The Physician and Sportsmedicine
Menubar Home Journal Personal Health Resource Center CME Advertiser Services About Us

October 1996 Table of Contents

THE PHYSICIAN AND SPORTSMEDICINE - VOL 24 - NO. 10 - OCTOBER 96


Neck Pain: Part 1: Narrowing the Differential

When an active person is hindered by neck pain or related upper-limb pain, the possible causes are as diverse as muscle strains, radiculopathy, and carpal tunnel syndrome. Despite a grab bag of possibilities, the history and physical exam are often enough to make the diagnosis. A key question: Is the pain local or radiating?

Richard L. Aptaker, DO


Pitted Keratolysis: A Common Infection of Active Feet

Athletes who get hot, sweaty feet while playing sports may contract pitted keratolysis. The condition produces a look and a smell that generally leave little doubt about the diagnosis. Careful foot hygiene and attention to footwear may be enough to clear the infection, but if not, topical agents are the next step.

Michael L. Ramsey, MD


Detecting and Treating Common Fractures of the Foot and Ankle: Part 2: The Midfoot and Forefoot

Concluding this generously illustrated series, the author describes treatment for fractures of the navicular, metatarsals, sesamoids, and toes. Many sports-related fractures of these bones can be treated conservatively with casting or wooden shoes, but tarsometatarsal disruption and Jones fractures often require surgery.

David B. Thordarson, MD


Guidelines for Managing Concussion in Sports: A Persistent Headache

Published guidelines are far from uniform in their advice about managing athletes who sustain concussions. The scarcity of scientific evidence makes practical decisions about when an athlete can safely return to the field difficult. Consensus-building efforts are underway, but controversy persists around such questions as whether a brief loss of consciousness suggests a severe concussion.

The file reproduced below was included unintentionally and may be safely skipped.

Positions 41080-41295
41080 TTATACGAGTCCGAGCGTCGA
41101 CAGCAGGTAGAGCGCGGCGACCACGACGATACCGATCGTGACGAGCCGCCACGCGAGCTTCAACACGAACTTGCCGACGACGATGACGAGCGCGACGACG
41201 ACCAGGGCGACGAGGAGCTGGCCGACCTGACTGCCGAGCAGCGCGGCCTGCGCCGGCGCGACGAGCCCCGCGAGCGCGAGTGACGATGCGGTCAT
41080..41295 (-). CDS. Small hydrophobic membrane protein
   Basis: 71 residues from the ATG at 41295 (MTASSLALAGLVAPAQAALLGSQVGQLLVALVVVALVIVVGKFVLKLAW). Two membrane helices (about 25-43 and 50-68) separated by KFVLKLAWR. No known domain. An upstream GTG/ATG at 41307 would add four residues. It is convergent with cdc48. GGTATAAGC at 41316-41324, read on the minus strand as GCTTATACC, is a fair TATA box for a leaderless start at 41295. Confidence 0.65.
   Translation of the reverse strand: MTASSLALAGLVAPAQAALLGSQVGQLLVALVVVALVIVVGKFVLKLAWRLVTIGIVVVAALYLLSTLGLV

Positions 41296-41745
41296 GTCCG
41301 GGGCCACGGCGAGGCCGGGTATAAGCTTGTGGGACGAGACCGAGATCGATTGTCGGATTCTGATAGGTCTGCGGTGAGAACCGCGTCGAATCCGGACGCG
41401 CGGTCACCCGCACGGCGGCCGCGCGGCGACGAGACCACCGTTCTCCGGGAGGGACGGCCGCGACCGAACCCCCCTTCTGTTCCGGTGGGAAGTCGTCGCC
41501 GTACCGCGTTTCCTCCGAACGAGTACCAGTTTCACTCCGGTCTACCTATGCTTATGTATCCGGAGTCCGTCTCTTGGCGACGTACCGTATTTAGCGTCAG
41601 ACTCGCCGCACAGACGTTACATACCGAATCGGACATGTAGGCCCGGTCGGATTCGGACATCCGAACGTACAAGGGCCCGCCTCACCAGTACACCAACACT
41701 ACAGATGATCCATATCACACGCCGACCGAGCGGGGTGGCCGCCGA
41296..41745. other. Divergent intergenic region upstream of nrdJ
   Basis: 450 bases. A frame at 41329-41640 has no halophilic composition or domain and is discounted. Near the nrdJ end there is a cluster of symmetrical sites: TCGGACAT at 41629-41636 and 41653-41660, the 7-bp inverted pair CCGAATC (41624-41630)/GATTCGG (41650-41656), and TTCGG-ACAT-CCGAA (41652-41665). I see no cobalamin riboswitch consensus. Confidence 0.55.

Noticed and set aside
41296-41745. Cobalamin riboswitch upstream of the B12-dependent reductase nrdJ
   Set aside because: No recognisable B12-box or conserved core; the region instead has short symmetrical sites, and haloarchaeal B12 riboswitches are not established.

Robert Roos


When Is Disqualification From Sports Justified? Medical Judgment vs Patients' Rights

Suppose an athlete has a physical abnormality that would pose a serious risk if he or she played a sport. The team physician advises against participation, and the athlete is disqualified. But the athlete, citing laws designed to protect the disabled, claims a right to participate. What happens next? The author discusses how courts have been dealing with such disputes.

Matthew J. Mitten, JD


Departments


Editor's Notes
Living on the Edge—Carefully


Editorial Board/Staff


Coming in Sportsmedicine


Nutrition Adviser
Nutrition Knowledge: Answers to the Top Ten Questions
Nancy Clark, MS, RD


Pearls


Forum


Highlights


News Briefs
AHA Panel Outlines Sudden-Death Screening Standards


Calendar


Rehab Adviser
Using RICE for Injury Relief
Thomas D. Rizzo, Jr, MD


Exercise Adviser
Exercising When You're Overweight: Getting in Shape and Shedding Pounds
Richard B. Parr, EdD


CME Self Test


In an effort to provide information that is scientifically accurate and consistent with accepted standards of medical practice, the editors and publisher of The Physician and Sportsmedicine routinely consult sources believed to be reliable. However, readers are encouraged to confirm this information with other sources. For example and in particular, physicians are advised to consult the prescribing information in the manufacturer's package insert before prescribing any drug mentioned.


RETURN TO BACK ISSUES INDEX

HOME  |   JOURNAL  |   PERSONAL HEALTH  |   RESOURCE CENTER  |   CME  |   ADVERTISER SERVICES  |   ABOUT US  |   SEARCH